Spring Has Sprung

It’s official. After a long, cold winter, spring has finally arrived in Seoul: old men gather around plastic furniture at local convenient stores to drink makeoli, cafes and restaurants spruce up their patios, and best of all, the flowers bloom. While the magnolias and azaleas are stunning, no flower can compare to that of the cherry blossom. While the flower is often associated with Washington D.C. or Japan, it is just as iconic in Korea. Each year, residents and foreigners alike eagerly await the arrival of cherry blossom season as March turns into April. Last year’s winter was particularly harsh and drawn out so I had just missed the flower festivities when I left for a visit to the homeland. I made sure that I would get my fill as this year’s spring came around. And oh, did I.

Last week, my school took our kindergartners to Seoul Children’s Grand Park. The weather couldn’t have been better and I’m pretty sure the teachers were just as excited as the kids to get away from school and spend some time in the sun. Children’s Grand Park is a rare patch of urban green space that sits just north of the river and boasts attractions for people of all ages, despite it’s name. There is an amusement park, botanical garden, entertainment venues, sports facilities, and a gorgeous water fountain that plays music. It’s also known for it’s zoo, which was the main destination of our trip. The zoo wasn’t much to write home about, but the kids enjoyed looking at the animals that were there. Considering that the weather was the warmest we’ve had in a long time, I think the animals were a bit confused; they were all sprawled out sleeping like you’d find them on a hot summer day.

Cherry blossoms are a key ingredient to a beautiful Korean spring day. Here, they bloom next to a traditional style building at Seoul Children’s Grand Park.

There were thousands of kindergartners there and I was pretty nervous about losing one of ours. Only half joking before the trip, I had told my co-teacher that we needed to order leashes for our youngest class. Sure enough, there actually were plenty of kids from other schools that held onto ropes as their teachers led them through the park. I think my school will invest in a few of those for next time. While I kept a close eye on my class, I kept the other on the flowers and cherry blossoms surrounding us. It was the most color I had seen since autumn and I was nothing but smiles. Flowers of all colors blanketed the grounds, while the cherry blossoms hung over sidewalks, providing for photo-op after photo-op. The trip was enjoyed by all and I felt cured of my winter blues.

My students make the “V” for a photo next to a garden on our recent field trip.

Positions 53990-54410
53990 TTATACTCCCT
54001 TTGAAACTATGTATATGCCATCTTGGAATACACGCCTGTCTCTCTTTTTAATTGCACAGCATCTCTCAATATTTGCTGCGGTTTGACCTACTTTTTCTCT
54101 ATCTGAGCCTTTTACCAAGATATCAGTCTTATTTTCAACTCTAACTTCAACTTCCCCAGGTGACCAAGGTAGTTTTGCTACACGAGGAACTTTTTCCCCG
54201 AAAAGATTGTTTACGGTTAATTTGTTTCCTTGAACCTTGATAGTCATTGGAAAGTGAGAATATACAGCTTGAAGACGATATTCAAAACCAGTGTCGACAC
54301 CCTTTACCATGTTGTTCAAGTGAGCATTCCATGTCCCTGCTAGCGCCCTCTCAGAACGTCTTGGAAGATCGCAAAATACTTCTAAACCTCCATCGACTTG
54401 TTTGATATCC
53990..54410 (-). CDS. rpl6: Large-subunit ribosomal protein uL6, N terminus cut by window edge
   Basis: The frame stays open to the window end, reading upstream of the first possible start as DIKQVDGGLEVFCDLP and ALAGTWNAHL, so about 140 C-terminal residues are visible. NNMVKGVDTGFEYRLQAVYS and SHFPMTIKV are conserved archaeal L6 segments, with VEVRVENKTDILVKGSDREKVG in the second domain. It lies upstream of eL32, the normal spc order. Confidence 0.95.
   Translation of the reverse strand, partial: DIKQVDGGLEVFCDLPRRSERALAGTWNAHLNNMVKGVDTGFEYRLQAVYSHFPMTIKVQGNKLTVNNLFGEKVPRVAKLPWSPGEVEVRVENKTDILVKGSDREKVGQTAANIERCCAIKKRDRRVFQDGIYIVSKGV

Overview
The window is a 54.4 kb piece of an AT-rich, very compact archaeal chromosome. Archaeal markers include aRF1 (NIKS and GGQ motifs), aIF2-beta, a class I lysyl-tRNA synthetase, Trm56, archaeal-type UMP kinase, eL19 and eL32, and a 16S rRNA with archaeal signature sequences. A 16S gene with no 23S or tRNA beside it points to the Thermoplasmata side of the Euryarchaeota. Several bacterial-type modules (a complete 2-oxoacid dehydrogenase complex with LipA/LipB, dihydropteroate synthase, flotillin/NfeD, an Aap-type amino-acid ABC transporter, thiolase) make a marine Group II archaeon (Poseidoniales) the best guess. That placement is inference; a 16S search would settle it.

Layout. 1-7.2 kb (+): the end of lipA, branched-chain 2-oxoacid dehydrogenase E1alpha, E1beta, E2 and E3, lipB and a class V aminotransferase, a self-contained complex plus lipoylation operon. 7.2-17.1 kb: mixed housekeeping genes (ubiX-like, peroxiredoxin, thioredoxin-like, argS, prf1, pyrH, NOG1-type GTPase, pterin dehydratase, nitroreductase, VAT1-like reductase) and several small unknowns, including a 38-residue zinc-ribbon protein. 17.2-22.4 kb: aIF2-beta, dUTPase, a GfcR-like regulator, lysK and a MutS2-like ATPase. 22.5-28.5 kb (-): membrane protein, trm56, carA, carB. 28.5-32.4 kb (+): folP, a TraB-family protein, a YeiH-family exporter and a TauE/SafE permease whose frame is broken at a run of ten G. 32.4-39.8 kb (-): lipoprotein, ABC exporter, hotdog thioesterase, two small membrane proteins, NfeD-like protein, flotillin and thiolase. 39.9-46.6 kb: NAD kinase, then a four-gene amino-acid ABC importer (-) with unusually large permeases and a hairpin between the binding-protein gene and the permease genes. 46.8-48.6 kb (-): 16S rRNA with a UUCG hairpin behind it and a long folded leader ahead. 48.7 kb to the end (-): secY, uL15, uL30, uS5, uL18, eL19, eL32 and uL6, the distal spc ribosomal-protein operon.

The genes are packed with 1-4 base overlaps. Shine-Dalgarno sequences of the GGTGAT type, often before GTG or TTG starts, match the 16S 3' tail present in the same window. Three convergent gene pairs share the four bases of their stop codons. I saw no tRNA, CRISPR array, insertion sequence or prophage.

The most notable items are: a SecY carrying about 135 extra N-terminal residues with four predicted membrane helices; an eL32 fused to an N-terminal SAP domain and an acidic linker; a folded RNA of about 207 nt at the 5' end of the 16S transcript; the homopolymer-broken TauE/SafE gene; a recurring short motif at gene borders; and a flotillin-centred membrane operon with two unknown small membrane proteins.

The next day, I woke to find it overcast but comfortable. With just a light jacket on, I headed out to Yeouido, an island smack dab in the city center of Seoul. I was meeting my good friend Saemi for the Yeouido cherry blossom festival. As you can imagine, these festivals occur all throughout the country, but this one is quite popular as it’s easily accessible to those living in the city. It’s projected that at least 4 million people attend each year. And with good reason. As soon we arrived, Saemi and I were both in wonder at the awning of pink that hovered above us. Cherry blossom trees lined a walkway that seemed to go on forever. Couples snuggled on benches placed under the trees and photographers positioned fancy cameras at every possible angle, eager to get the best possible shot. We bypassed the vendors and enjoyed the scenic walk until we both got a bit hungry. We had packed a picnic lunch and parked it on a grassy area overlooking the river. It was so nice just to be able to be outside, but it was even more enjoyable to be catching up with a good friend over yummy, mostly-homemade food.

Cherry blossoms weren’t the only flowers on display at the Yeouido festival. Various arrangements were spread throughout the area.

Our picnic lunch of fruits, veggies, kimbap, and yubuchobap, compliments of Saemi’s mom.

After we got our fill of picnic food and cherry blossoms, we parted ways. I was glad that we had been there on a weekday morning, as the crowds started pouring in by the time we left. I heard it was even more brutal on the weekend.

Saemi and I in front of some trees on the main cherry blossom lane.

Sadly, the cherry blossoms disappear just as fast as they arrive. While the rain we had earlier this week is partially to blame, the wind that’s been blowing through these past few days hasn’t helped, either. Yet, their parting is just as beautiful. As the wind hits the trees, hundreds of petals are pulled off their branches and are dispersed with the air currents. At first glance, it seems like snow, what with the softness and silence, but the green of the surrounding areas confirms that it’s the wrong season. Just a week after the prime of their blooming, the cherry blossoms now cover the streets of the city while leaves grow through where the flowers had been on the branches.

Cherry blossom “snow” covers the ground in front of the Jeongdok public library.

Still, as unfortunate as it is to see the departure of the cherry blossoms, it’s delightful to see color again. With the exception of yellow… yellow dust, that is. This dust- or sand- is from the Gobi desert of China and Mongolia and each spring it blows on over to Korea. My sinuses turn into a non-stop faucet of grossness for weeks at a time and this year, it’s said to be radioactive. Still, despite these claims and the fact that I have to look like Michael Jackson walking around with a face mask, nothing can put me in a bad mood. It’s just too pretty and delightful not to be happy this time of year.